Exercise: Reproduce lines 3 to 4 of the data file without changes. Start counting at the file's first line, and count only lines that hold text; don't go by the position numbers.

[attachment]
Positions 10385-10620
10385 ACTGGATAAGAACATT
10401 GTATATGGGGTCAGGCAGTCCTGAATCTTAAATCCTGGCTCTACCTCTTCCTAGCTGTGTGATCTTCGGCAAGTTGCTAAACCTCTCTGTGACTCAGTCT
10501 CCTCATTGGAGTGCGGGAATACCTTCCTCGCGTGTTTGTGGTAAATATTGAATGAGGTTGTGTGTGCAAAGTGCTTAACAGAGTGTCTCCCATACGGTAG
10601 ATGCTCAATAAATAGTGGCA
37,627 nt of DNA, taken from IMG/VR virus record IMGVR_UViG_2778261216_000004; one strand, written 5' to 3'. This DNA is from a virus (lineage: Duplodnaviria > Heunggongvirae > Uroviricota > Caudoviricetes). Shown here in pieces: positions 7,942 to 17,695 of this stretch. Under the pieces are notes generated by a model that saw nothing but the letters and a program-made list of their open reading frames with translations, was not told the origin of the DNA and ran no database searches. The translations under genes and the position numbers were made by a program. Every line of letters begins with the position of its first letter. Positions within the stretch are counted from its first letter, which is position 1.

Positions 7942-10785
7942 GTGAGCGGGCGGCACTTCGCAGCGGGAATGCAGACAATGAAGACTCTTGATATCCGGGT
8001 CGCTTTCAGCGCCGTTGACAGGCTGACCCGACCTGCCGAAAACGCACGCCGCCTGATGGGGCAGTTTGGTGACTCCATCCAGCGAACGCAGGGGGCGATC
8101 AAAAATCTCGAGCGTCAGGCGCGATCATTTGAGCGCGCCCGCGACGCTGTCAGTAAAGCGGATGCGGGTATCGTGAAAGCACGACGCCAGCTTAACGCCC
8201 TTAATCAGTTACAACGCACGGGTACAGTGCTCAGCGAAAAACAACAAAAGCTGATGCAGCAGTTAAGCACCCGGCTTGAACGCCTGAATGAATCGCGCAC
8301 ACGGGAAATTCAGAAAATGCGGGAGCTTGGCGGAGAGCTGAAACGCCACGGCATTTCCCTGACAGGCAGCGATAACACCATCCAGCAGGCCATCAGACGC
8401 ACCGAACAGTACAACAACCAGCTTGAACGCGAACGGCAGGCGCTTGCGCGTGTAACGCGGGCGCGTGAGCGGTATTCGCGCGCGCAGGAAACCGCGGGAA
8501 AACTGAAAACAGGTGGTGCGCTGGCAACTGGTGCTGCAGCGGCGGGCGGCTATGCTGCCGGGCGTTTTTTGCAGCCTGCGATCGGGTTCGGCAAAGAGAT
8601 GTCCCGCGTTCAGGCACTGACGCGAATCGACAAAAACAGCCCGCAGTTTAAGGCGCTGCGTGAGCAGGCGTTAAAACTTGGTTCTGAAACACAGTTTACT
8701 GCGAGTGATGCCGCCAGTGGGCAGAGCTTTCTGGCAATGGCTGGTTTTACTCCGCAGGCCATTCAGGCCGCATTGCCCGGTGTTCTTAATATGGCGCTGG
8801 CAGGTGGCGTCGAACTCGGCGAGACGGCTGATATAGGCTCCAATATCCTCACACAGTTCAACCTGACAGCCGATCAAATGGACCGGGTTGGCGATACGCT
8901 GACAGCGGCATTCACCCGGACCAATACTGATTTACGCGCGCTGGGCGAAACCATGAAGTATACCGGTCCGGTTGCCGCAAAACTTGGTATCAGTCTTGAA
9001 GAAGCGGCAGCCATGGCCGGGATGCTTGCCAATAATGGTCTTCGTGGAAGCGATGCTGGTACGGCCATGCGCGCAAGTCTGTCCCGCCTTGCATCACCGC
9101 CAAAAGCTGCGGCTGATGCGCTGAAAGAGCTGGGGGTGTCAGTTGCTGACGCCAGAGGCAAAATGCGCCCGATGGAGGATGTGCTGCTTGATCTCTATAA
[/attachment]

10401 GTATATGGGGTCAGGCAGTCCTGAATCTTAAATCCTGGCTCTACCTCTTCCTAGCTGTGTGATCTTCGGCAAGTTGCTAAACCTCTCTGTGACTCAGTCT
10501 CCTCATTGGAGTGCGGGAATACCTTCCTCGCGTGTTTGTGGTAAATATTGAATGAGGTTGTGTGTGCAAAGTGCTTAACAGAGTGTCTCCCATACGGTAG